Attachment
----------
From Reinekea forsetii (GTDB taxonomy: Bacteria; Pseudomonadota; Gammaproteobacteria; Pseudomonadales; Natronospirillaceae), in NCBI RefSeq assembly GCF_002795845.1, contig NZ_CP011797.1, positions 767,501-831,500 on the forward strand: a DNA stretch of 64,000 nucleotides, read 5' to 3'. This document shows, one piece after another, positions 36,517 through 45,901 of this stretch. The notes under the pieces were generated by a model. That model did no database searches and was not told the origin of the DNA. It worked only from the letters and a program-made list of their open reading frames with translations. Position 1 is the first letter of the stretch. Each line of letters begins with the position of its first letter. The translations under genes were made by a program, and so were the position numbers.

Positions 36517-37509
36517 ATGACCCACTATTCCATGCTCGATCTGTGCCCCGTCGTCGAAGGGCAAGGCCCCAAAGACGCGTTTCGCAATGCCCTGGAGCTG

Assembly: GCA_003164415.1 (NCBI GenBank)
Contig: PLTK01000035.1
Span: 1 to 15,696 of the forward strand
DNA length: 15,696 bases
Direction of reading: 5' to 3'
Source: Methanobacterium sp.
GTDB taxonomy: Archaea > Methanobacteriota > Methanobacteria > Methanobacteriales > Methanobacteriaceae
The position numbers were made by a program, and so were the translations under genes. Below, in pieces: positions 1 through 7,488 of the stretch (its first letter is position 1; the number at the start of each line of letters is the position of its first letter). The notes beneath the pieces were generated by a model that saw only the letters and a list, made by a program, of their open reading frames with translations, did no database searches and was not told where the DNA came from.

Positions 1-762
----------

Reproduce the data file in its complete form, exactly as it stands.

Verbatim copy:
From Reinekea forsetii (GTDB taxonomy: Bacteria; Pseudomonadota; Gammaproteobacteria; Pseudomonadales; Natronospirillaceae), in NCBI RefSeq assembly GCF_002795845.1, contig NZ_CP011797.1, positions 767,501-831,500 on the forward strand: a DNA stretch of 64,000 nucleotides, read 5' to 3'. This document shows, one piece after another, positions 36,517 through 45,901 of this stretch. The notes under the pieces were generated by a model. That model did no database searches and was not told the origin of the DNA. It worked only from the letters and a program-made list of their open reading frames with translations. Position 1 is the first letter of the stretch. Each line of letters begins with the position of its first letter. The translations under genes were made by a program, and so were the position numbers.

Positions 36517-37509
36517 ATGACCCACTATTCCATGCTCGATCTGTGCCCCGTCGTCGAAGGGCAAGGCCCCAAAGACGCGTTTCGCAATGCCCTGGAGCTG

Assembly: GCA_003164415.1 (NCBI GenBank)
Contig: PLTK01000035.1
Span: 1 to 15,696 of the forward strand
DNA length: 15,696 bases
Direction of reading: 5' to 3'
Source: Methanobacterium sp.
GTDB taxonomy: Archaea > Methanobacteriota > Methanobacteria > Methanobacteriales > Methanobacteriaceae
The position numbers were made by a program, and so were the translations under genes. Below, in pieces: positions 1 through 7,488 of the stretch (its first letter is position 1; the number at the start of each line of letters is the position of its first letter). The notes beneath the pieces were generated by a model that saw only the letters and a list, made by a program, of their open reading frames with translations, did no database searches and was not told where the DNA came from.

Positions 1-762